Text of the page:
The City of Newberry Police Department is asking drivers to be safe on the roads this summer.
Police Chief Roy McClurkin said the period between Memorial Day and Labor Day is commonly known as the 100 deadly days of summer because of the high volume of traffic on the road during the summer travel season.
“People are traveling to vacation spots and drivers are distracted with other things on their minds and may be speeding, trying to reach their destinations as quickly as possible,” McClurkin said.
With school out for the summer, more teenage drivers are also on the road, McClurkin said. No matter the age of the driver, McClurkin urges everyone to remember not to use their cellphones or to text while driving. Even hands-free devices can become a cognitive distraction while driving.
During the summer months, the Newberry Police Department will be increasing their enforcement efforts, looking for impaired drivers, speeding violations, distracted driving, texting while driving and seatbelt violations.
McClurkin said this time of year, they try to have several safety checkpoints per month.
“We look at our statistics on traffic accidents and speeding violations and concentrate on the problem areas,” McClurkin said.
When approaching a safety checkpoint, McClurkin said they encourage motorists to have their driver’s license, registration and proof of insurance readily available and to never get out of the car unless asked to do so by the officer.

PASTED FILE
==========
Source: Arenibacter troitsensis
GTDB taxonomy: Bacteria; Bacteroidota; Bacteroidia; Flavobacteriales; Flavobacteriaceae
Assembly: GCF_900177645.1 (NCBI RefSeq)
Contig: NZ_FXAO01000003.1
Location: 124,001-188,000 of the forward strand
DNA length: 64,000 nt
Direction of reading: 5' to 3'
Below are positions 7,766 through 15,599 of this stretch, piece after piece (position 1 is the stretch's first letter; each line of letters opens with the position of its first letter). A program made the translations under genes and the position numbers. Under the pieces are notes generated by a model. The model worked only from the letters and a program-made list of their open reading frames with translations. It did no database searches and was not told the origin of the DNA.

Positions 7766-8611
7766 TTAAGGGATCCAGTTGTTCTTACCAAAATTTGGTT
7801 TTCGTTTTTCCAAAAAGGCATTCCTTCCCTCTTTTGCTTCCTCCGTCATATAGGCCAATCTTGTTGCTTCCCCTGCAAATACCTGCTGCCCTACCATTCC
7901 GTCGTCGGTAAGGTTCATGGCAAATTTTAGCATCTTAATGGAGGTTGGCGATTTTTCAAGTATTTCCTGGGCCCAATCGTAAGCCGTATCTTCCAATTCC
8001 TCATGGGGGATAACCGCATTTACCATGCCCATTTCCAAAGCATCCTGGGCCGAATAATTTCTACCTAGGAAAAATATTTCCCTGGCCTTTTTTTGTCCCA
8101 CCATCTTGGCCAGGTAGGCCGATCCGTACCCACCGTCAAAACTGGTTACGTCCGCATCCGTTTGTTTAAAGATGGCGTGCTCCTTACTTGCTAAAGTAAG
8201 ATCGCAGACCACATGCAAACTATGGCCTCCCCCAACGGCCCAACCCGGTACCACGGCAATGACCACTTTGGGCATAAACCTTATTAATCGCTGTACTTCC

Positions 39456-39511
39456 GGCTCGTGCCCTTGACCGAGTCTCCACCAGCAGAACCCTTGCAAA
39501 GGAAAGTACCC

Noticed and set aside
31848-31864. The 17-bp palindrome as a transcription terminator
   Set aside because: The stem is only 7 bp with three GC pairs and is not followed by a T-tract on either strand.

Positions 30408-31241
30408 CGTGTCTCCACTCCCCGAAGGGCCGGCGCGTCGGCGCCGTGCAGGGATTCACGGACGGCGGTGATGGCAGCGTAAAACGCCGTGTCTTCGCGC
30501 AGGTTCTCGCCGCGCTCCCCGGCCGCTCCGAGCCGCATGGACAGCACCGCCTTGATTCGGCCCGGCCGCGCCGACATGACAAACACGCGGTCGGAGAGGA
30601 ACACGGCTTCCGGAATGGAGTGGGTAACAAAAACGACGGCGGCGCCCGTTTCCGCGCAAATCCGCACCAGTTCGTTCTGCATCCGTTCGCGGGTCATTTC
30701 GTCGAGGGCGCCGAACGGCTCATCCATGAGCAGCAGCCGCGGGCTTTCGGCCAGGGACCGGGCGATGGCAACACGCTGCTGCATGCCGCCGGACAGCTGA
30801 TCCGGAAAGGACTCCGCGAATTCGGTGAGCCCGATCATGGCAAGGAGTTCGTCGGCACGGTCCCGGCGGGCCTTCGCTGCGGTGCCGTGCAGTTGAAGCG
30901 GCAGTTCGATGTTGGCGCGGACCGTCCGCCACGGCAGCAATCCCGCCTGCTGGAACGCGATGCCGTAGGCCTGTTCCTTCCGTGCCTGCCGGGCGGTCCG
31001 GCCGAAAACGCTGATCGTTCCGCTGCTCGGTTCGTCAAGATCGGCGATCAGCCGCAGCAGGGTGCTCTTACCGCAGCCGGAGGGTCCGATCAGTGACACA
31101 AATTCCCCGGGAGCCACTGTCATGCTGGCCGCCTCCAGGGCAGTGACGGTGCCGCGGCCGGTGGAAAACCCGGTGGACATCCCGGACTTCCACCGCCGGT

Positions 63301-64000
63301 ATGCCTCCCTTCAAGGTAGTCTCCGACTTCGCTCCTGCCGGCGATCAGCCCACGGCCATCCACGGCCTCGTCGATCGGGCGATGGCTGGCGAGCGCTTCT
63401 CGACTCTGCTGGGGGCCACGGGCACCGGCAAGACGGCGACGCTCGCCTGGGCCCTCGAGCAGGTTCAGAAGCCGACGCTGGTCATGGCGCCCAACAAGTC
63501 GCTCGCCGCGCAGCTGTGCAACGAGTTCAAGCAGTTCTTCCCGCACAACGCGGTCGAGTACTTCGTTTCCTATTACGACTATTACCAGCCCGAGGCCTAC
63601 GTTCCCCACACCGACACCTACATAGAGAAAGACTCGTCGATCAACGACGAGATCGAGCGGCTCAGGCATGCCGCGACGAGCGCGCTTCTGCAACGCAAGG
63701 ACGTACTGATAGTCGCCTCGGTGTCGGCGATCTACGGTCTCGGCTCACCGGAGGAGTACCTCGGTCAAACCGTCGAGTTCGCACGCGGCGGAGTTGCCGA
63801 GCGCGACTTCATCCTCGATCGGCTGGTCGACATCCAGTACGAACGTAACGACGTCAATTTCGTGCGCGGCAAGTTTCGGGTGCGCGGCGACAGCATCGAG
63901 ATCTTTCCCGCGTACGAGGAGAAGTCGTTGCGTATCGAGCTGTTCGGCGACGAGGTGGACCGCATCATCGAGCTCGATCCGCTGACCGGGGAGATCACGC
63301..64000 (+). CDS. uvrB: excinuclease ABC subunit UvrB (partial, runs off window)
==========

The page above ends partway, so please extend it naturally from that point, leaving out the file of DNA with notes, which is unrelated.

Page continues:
“Always keep your hands where the officer can see them and if the checkpoint occurs at night, turn on your inside dome light for the officer,” McClurkin said.
When traveling, McClurkin asks motorists to please allow ample time to reach their destination. Speeding is a factor in more than one-third of traffic fatalities involving young drivers, McClurkin said. Motorists should also maintain a minimum following distance of at least three seconds from the vehicle in front of them.
Other important safety advice McClurkin said was to make sure that everyone in the vehicle is wearing their seatbelts before departure.
“On long trips, be sure to get adequate sleep and share driving responsibilities with others,” McClurkin said. “Do not drive under the influence of any substance that may impair your ability to drive a motor vehicle.”
McClurkin said the department would like everyone to have a safe summer as they travel.